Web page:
Tag Archives: driving

Question: Is There Any Justification For A State Censoring Vanity Plates? (And What’s Wrong With “KAIJUU”?)

My answer to the first question? Absolutely not.(  My answer to the second is, “I have no idea.” ) If a driver can put a sign in his rear view mirror or a bumper sticker on her bumper without state sanctions, then a driver should be able to have whatever he or she chooses on a vanity plate.

Utah, for examples, bans vanity plates with profanity, “derogatory language,”  drug references,  sex talk, references to bodily functions, “hate speech,” targeting a particular group, or advocating violence advocates, as well as alcohol references and the number combo “69.” Ethics verdict: None of their business. These are words and numbers, and the state is declaring content and intent impermissible. When I see a car with an obnoxious vanity plate, I’m grateful. This is useful information. Racist or vulgar plates translate into “I am an asshole, and want you to know it!”

Thank you, sir! I appreciate the heads up.

Below are the plates banned by Utah over the past five years. Most of them fly right over my head. If you have to be a cryptographer to figure out why a plate is offensive, then it’s not offensive.

The less our governments interfere with freedom of expression, the safer we are.

Here’s the list (the  pointer marks indicate spaces): Continue reading

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Filed under Character, Etiquette and manners, Gender and Sex, Government & Politics, Law & Law Enforcement, Marketing and Advertising, Rights, U.S. Society

The Unabomber, The Red Light, And Me [UPDATED!]

I ran a red light last night, and I’m feeling bad about it. Ted Kaczynski made me do it.

It was after midnight, and I was returning home after seeing the pre-Broadway production of the musical “Mean Girls,” based on the cult Lindsay Lohan comedy. I was late, my phone was dead, I knew my wife would be worried, and I was stopped at an intersection where I could see for many football fields in all directions. There were no cars to be seen anywhere.

Ted, , aka “The Unabomber” or “Snookums” to his friends, cited my exact situation as an example of how we have become slaves to our technology. Why do we waste moments of our limited lifespan because of a red light, when there is no reason to be stopped other than because the signal says to. Admittedly, this had bothered me before I read Ted’s complaint. Stop lights should start blinking by midnight, allowing a motorist to proceed with caution, as with a stop sign.  If one isn’t blinking, we should be allowed to treat it as if it is.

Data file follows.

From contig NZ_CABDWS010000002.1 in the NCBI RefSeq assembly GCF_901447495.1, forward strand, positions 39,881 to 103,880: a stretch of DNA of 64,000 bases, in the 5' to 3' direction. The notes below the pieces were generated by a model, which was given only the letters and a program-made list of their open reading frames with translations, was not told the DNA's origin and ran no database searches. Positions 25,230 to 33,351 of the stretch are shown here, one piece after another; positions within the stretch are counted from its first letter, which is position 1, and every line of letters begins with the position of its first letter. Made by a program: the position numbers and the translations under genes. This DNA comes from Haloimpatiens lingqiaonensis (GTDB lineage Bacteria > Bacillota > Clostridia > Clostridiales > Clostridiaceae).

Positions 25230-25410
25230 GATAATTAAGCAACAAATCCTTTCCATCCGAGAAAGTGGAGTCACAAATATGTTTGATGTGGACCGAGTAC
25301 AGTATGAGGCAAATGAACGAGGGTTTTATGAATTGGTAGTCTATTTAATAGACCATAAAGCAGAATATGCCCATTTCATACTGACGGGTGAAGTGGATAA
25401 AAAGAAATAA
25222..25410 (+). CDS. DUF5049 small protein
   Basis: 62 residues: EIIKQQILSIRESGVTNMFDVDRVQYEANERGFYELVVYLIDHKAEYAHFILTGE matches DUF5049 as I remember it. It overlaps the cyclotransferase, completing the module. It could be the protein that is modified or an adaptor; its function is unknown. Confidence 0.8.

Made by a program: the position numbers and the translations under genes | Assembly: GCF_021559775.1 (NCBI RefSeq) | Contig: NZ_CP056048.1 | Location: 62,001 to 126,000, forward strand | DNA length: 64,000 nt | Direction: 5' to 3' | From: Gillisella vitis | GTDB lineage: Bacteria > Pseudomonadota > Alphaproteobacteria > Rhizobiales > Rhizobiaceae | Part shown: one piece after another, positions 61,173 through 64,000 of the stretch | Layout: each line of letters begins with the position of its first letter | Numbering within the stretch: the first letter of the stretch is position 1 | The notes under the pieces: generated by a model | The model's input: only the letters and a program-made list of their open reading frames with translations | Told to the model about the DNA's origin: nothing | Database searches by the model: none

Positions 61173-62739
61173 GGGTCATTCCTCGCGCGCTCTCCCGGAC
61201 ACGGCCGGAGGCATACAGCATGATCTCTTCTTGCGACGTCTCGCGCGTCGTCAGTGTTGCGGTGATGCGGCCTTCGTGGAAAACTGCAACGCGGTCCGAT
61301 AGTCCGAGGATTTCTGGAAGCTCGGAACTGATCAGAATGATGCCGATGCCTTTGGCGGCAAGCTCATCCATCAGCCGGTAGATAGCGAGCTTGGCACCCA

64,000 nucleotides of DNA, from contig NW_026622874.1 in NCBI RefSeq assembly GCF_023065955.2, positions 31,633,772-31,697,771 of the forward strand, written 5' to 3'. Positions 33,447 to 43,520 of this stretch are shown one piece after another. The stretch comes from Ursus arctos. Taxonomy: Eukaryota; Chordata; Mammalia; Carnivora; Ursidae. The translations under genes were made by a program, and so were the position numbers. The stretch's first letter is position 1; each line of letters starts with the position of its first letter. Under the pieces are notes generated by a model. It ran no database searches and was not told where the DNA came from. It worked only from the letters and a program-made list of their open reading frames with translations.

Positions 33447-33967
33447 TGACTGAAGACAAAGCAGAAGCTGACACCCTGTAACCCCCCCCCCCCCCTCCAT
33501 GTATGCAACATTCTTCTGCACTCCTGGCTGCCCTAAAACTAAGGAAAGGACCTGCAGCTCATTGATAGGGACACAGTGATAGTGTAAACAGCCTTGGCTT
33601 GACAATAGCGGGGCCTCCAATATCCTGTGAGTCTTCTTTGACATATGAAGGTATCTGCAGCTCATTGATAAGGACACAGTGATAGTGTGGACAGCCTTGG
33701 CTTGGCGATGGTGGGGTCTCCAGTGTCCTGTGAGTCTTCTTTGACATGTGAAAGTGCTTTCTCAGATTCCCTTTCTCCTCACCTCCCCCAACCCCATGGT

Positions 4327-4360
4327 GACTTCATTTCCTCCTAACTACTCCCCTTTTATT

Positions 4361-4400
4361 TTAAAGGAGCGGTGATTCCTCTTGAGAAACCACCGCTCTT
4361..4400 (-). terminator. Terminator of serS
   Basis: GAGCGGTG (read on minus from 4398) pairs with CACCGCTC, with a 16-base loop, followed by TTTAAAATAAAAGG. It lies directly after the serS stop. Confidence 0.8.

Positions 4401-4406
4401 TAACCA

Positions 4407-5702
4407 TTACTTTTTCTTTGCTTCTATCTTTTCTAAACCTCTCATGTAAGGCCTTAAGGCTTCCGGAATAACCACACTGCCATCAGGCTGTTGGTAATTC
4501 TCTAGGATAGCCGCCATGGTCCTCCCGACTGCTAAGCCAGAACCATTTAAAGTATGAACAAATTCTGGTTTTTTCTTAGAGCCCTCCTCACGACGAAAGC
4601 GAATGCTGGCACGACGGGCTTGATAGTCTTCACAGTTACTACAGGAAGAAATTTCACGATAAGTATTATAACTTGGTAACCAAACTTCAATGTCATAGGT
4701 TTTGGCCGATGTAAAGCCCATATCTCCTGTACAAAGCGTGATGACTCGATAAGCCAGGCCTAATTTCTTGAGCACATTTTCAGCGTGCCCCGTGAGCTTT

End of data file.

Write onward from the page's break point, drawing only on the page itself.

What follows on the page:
Last night, I ran the light. With my luck, there was a camera at the intersection, and I’ll get a ticket in the mail. But..

…whether I do or not doesn’t change the ethical or unethical character of my conduct. That’s just moral luck.

…it was still against the law to run the light, even it I was treating it as a blinking light, because it wasn’t

…breaking the law is unethical, even when the law is stupid, and

…there was no legitimate emergency that could justify my running the light as a utilitarian act.

So I feel guilty. Not guilty enough to turn myself in, but still guilty, since I am guilty.

But Ted wasn’t wrong.

Update: Let me add this; I was thinking in the shower.

On several occasions in the past, I have found myself stopped by a malfunctioning light that appeared to be determined to stay red forever. Is it ethical to go through the light then? The alternative is theoretically being stuck for the rest of my life. So we run such lights, on the theory the frozen stop light is not meeting the intent of the law or the authorities who placed it there, and to remain servile to the light under such circumstances is unreasonable. Yet running it is still breaking the law, and isn’t stopping for a light in the dead of night with no cars to be seen also not consistent with the intent of the law and the light? What’s the distinction?

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Filed under Citizenship, Daily Life, Government & Politics, Law & Law Enforcement, Science & Technology, U.S. Society